Thursday, October 13, 2016

A Random World?

One of the most powerful components of the scientific method is to test hypotheses against a null hypothesis. Nearly everyone is capable of rational thought; but scientific thought is a discipline. Nearly everyone can reason from evidence to reach a conclusion; but in science, what we do is to contrast the evidence that we see for the hypothesis against the things that we would expect to see if the hypothesis is wrong. That is, against what we would expect to see at random.

And it is here that the scientific and the religious ways of thinking can perhaps most clearly be contrasted. For example, Herbert Benson and collaborators tested the hypothesis that God answers prayer. Actually, they tested the hypothesis that supplemental intercessory prayer would decrease the rate of relapsing back into heart disease.

In a scientific view of the world, you expect things to happen more or less randomly unless something is causing them to happen non-randomly. That is, absent some physical process, good and bad things will happen more or less equally. One of the things that this could mean in our everyday lives is that we should expect good and bad things to happen to us more or less randomly. As for the other humans with whom we interact every day, some are better and some are worse; and each person is a mixture of good and bad motivations. Therefore, in Benson’s study, one might expect patients suffering from heart disease to sometimes relapse and sometimes not. This does not necessarily mean that heart disease patients would relapse exactly 50 percent of the time; the actual rate will depend on the availability of good medical treatment as well as many other factors. But a scientific null hypothesis would state, in this case, that heart disease patients would relapse to the same extent whether they were being prayed for or not.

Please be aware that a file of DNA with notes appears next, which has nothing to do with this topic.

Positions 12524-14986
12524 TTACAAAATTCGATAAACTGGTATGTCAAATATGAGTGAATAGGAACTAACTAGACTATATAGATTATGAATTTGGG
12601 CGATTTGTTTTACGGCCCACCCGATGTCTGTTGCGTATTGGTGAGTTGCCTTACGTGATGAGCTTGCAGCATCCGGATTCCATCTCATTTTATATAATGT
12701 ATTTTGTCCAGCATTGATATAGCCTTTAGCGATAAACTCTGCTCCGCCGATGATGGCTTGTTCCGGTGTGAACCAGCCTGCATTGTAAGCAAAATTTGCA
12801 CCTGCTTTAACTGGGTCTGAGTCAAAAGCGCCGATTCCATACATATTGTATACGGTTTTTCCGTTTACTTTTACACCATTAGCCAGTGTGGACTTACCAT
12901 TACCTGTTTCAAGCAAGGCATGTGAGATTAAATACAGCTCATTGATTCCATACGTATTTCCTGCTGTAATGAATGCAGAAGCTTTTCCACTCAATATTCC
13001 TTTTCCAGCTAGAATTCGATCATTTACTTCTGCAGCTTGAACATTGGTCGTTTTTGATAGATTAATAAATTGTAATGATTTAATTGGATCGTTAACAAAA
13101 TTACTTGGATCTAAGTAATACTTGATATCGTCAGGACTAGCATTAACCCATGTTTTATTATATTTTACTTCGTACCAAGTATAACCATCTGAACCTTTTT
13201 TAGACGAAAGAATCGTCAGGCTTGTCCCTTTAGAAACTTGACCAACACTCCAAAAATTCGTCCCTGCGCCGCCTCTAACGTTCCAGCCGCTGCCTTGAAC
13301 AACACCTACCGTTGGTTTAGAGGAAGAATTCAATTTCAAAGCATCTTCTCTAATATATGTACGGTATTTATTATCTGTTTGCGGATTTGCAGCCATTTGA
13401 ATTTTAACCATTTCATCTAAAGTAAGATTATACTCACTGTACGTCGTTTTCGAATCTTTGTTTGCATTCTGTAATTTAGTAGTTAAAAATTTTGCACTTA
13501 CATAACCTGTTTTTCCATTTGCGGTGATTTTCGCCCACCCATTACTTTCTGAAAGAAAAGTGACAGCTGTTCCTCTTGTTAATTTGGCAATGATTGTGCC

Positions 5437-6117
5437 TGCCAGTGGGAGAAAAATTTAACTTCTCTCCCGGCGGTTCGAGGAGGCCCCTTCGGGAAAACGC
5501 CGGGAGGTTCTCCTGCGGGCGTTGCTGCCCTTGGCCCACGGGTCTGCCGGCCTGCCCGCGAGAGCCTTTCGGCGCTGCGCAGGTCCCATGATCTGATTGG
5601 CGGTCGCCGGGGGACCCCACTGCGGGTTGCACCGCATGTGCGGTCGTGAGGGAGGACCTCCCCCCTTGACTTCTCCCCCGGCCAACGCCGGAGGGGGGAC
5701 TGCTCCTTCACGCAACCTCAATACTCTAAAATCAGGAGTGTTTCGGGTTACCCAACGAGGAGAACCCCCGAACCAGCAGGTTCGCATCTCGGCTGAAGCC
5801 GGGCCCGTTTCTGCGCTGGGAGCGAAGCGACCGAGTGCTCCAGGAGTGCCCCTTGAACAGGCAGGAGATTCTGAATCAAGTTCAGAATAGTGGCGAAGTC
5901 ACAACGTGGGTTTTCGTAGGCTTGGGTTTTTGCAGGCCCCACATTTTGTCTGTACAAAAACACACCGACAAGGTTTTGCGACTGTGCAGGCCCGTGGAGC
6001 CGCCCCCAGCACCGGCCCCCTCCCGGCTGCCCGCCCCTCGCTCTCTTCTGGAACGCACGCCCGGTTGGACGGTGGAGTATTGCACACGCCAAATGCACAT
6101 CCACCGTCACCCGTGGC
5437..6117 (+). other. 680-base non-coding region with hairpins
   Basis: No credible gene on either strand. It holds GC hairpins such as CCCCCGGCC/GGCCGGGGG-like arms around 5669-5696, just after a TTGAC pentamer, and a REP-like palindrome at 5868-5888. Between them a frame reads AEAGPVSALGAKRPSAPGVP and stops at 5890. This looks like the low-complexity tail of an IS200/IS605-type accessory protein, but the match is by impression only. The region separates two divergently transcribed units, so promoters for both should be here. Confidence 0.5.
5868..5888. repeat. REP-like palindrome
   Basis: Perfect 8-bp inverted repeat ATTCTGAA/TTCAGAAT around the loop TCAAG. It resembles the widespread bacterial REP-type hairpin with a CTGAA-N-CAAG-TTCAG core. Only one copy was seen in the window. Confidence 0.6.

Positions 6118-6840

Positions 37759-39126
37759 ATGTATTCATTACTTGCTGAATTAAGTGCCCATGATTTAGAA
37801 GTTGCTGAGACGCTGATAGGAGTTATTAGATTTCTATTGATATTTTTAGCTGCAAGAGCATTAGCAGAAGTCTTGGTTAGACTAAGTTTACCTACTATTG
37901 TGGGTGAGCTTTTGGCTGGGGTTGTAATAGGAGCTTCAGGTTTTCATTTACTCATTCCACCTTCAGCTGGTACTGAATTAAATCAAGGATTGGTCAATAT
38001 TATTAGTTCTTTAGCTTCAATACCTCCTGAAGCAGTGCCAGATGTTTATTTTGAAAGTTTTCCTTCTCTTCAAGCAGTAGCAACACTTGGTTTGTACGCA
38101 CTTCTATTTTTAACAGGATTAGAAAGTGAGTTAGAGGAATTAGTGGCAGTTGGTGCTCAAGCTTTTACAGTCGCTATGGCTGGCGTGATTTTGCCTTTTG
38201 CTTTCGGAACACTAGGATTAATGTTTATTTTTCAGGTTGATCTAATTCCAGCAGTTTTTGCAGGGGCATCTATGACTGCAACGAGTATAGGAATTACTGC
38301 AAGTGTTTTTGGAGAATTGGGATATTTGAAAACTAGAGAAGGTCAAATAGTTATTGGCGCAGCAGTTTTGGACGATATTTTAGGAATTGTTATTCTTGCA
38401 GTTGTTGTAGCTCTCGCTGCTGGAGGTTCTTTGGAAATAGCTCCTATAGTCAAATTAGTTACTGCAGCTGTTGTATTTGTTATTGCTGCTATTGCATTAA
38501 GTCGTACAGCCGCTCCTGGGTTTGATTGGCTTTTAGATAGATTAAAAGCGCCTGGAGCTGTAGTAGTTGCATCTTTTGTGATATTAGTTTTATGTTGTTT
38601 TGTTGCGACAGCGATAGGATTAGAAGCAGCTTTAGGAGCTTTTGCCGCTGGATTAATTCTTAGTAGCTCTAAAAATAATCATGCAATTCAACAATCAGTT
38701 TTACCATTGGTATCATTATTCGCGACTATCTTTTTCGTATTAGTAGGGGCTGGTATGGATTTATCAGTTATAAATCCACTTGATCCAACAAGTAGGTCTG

This is extremely different from the fundamentalist religious view. To a fundamentalist, the entire world is pervaded by evil, by the works of Satan, and that bad things will always happen all the time to everyone unless God specifically and miraculously prevents it. The fundamentalist null hypothesis is therefore 100 percent relapse.

Therefore, if you pray for someone to be healed from an injury or illness, and they recover, this constitutes evidence, or even proof, that God has intervened and blessed them miraculously, according to religious people.

Actually, there is no direct way to prove which null hypothesis—the approximately 50 percent relapse that scientists expect, or the 100 percent relapse that religious people expect—is correct. The only way to get around this problem is to have a control group. In Benson’s case, the experimental group of patients received intercessory prayer, and did not know it; and the control group of patients did not receive intercessory prayer, and did not know it. The percent relapse of the control group patients represents a measurement of the null hypothesis. It was in this manner that Benson and collaborators demonstrated that intercessory prayer had no measurable effect: one group had 52 percent relapse, the other had 51 percent, a statistically indistinguishable effect.

Fundamentalists have ignored this result and continue to insist that, unless you join their church and give them money, bad things will probably happen to you. God might allow them, or might prevent them. They insist that there is no such thing as God not doing anything; God either prevents bad things, or else bad things happen.

This is perhaps the most basic difference between a scientific and a fundamentalist view of the world: the scientific view that things happen at random unless they are caused, and the fundamentalist view that only bad things happen unless God prevents them. To a scientist, the world has a random background; to a fundamentalist, the world has a background permeated with evil.

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